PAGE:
Girl entering teen years
Focus on the issues of physical, emotional, and cognitive development, as well as issues of bullying, self-esteem, and body awareness. After watching the video answer the following discussion questions.
View Girls Entering the Teen Years.
Transcript of Girls Entering the Teen Years Video
For discussion, address the following questions:
•What special problems and supports do you see demonstrated by the twin sisters?
• address the issues of early childhood development as it impacts genetics, environmental factors, and family relationships.
•Bullying is an issue for at least two of these girls. Please address how this is seen and how it impacts Claudia and Sharmaine.
Dimensions of Human Behavior: The Changing Life Course Chapter 4: Early Childhood
For this presentation we are going to be talking about early childhood development which is chapter four in your books.
Topics of discussion
• Physical Development
• Brain Development
• Cognitive Development
– Language Development
• Moral Development
• Personality and Emotional Development
• Social Development
We are going to be going over these six broad topics and we will be talking about the role of play in early childhood development in another presentation. It’s a very short presentation with only two other slides.
• From ages 3 to 6 physical growth slows significantly
• Height increase 2 to 3 inches per year
• Children gain about 5 pound per year
For this presentation we are going to start talking about physical development. Infants and toddlers grow rapidly, but from ages 3-6 physical growth slows significantly. On average, height during this stage increases about 2-3 inches per year and the young child gains about 5 lbs. a year. There is great variation in the height and weight of young children. As you all know not all children from 3 to 6 are the same size or weight, It really varies depending on the child.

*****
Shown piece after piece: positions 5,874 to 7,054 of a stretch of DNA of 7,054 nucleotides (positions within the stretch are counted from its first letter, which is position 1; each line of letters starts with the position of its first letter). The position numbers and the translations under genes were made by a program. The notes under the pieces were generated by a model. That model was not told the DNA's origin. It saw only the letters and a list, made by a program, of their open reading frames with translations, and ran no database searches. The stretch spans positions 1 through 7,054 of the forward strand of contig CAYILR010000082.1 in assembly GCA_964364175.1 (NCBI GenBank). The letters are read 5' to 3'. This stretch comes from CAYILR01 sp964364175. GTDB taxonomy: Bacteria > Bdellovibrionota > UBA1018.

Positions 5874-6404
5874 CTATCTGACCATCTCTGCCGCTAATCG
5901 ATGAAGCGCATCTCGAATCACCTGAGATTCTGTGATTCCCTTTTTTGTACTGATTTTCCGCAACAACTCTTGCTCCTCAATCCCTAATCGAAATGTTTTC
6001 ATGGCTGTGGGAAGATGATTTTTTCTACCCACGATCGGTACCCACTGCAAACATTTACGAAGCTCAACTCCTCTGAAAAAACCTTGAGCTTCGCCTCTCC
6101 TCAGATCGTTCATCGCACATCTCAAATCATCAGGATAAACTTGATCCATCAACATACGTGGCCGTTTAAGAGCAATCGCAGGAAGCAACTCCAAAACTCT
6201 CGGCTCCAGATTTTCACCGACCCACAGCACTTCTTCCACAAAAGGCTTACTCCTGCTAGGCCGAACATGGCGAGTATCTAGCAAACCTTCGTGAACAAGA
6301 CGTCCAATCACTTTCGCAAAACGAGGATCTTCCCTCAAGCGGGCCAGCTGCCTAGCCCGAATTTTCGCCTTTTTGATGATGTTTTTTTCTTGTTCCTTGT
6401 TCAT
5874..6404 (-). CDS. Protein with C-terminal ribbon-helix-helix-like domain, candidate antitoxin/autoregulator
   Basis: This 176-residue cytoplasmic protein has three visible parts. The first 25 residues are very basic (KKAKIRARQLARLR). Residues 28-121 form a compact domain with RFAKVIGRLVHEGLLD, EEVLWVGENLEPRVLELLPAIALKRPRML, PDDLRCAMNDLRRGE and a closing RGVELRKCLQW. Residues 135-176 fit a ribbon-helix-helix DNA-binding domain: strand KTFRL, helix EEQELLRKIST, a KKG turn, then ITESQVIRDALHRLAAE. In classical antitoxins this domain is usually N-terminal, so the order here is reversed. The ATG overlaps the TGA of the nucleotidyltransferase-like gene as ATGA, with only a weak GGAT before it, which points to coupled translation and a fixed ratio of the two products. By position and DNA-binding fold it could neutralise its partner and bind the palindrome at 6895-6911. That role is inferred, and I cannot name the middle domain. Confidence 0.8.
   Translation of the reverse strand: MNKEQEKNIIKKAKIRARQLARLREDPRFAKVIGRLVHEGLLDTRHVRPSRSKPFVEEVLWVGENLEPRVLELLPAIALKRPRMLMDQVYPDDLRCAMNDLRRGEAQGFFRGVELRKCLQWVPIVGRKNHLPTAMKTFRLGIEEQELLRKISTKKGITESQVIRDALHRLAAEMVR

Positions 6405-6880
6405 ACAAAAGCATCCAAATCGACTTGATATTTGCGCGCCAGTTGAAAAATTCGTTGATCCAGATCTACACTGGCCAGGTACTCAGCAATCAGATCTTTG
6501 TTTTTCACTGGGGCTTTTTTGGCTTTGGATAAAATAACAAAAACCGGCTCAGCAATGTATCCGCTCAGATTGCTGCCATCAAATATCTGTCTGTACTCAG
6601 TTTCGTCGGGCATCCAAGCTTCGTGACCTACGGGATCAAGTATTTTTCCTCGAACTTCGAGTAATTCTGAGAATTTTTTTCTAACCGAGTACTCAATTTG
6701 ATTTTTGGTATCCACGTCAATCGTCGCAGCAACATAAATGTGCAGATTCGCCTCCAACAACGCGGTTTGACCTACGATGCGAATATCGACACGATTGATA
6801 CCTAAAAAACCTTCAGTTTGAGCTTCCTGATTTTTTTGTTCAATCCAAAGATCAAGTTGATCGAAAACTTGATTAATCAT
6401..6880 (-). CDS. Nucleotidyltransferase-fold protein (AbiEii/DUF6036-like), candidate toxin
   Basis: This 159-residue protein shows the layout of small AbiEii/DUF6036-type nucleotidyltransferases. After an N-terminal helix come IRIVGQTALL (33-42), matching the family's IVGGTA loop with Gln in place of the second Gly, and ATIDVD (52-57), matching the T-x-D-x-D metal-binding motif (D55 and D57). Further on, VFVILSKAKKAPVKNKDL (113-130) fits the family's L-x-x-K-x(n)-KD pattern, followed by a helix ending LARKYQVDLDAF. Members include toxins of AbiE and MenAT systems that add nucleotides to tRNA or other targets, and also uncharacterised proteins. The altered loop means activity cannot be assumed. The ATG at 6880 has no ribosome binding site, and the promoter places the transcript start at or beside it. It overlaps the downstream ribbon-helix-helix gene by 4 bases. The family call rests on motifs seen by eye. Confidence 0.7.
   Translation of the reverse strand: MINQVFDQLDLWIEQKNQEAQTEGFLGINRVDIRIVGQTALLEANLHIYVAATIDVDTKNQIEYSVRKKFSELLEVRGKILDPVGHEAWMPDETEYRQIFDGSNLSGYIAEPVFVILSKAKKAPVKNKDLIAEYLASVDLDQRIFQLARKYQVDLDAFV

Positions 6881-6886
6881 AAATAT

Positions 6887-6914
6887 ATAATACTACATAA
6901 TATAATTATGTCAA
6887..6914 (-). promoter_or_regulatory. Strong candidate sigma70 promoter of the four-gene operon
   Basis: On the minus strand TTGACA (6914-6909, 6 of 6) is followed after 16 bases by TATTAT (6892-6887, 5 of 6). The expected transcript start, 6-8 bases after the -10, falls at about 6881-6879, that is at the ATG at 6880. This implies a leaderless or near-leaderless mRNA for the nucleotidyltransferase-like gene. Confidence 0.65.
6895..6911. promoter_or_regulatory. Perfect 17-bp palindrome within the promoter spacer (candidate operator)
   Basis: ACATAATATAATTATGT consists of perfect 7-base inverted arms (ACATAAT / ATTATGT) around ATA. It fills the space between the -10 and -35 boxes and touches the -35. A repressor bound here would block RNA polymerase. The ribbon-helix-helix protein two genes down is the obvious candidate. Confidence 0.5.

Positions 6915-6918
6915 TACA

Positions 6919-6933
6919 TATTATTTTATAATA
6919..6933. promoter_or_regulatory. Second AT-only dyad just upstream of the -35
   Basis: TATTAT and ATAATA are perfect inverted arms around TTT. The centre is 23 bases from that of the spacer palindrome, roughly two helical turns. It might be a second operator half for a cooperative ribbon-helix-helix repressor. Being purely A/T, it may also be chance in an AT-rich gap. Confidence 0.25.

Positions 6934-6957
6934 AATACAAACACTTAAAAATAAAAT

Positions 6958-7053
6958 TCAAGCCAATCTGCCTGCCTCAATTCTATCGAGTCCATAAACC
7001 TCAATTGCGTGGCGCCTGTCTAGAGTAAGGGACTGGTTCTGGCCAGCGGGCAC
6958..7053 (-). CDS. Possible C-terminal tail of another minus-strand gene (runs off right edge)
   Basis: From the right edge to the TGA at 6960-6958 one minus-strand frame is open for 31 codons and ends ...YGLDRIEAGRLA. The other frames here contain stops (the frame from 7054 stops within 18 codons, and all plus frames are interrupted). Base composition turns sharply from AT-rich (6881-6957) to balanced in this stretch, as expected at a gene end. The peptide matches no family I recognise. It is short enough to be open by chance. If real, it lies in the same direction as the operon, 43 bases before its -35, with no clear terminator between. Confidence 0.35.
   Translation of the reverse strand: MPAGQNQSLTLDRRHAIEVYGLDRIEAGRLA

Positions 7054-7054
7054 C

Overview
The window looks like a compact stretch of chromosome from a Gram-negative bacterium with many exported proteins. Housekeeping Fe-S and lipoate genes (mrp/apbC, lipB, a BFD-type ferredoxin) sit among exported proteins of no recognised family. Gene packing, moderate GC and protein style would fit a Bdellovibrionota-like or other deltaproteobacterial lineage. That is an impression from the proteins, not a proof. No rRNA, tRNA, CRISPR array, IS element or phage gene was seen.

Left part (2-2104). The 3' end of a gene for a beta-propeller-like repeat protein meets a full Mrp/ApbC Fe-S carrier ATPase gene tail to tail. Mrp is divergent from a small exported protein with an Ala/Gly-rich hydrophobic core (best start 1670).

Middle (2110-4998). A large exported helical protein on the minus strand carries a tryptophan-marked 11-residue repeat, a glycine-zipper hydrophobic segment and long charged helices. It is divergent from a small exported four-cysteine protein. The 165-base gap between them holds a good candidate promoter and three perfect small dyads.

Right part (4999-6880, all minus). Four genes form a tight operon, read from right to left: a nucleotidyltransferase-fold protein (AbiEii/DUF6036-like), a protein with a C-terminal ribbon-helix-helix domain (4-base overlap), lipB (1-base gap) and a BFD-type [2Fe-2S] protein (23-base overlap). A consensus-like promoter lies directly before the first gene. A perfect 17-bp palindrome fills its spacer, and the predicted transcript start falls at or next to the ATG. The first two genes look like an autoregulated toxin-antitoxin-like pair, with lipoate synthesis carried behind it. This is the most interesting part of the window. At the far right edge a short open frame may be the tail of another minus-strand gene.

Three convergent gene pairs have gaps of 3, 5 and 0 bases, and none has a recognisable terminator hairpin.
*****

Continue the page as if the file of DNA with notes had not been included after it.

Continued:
• By age children’s brain is 90% of its adult size
• Brain functions become more specialized
• With the development of the right hemisphere children develop the ability to reflect on the feelings and thoughts of others
• The Development of gross motor skills and fine motor skills
The brain continues to grow and is shaped by experiences throughout early childhood and beyond. By 5, the child’s brain is 90% of its adult size. This is why some researchers consider the first 5 years of a child’s life in terms of brain development the “critical years”. During this time motor and cognitive abilities increase and interconnections between brain cells are strengthened. Through lateralization, the two hemispheres of the brain begin to operate slightly differently, allowing for a wider range of activity in early childhood. Brain functioning becomes more specialized. The left hemisphere is activated during tasks that require analytical skills: including speaking and reading. The right hemisphere allows for the social-emotional component to further develop, and children in early childhood develop the ability to reflect on the feelings and thoughts of others. Because of the new developments in the brain children also obtain and refine gross motor skills such as running, jumping and hopping. Fine motor skills are also refined and children are able to scribble, draw, and cut with scissors. It is important to note that there is much variability in motor development in early childhood. One child may be advanced in gross motor skills and lag in fine motor skills. Or vice versa.
Pre-Operational State of Cognitive Development (Piaget)
• Pre-conceptual stage
• Intuitive stage
• Transductive reasoning: a way of thinking about two or more experiences without using abstract logic
With the expansion of brain functions comes cognitive development. In early childhood, children fit into the second stage of cognitive development described by Piaget. This stage is called the pre-operational stage and it consists of 2 sub stages: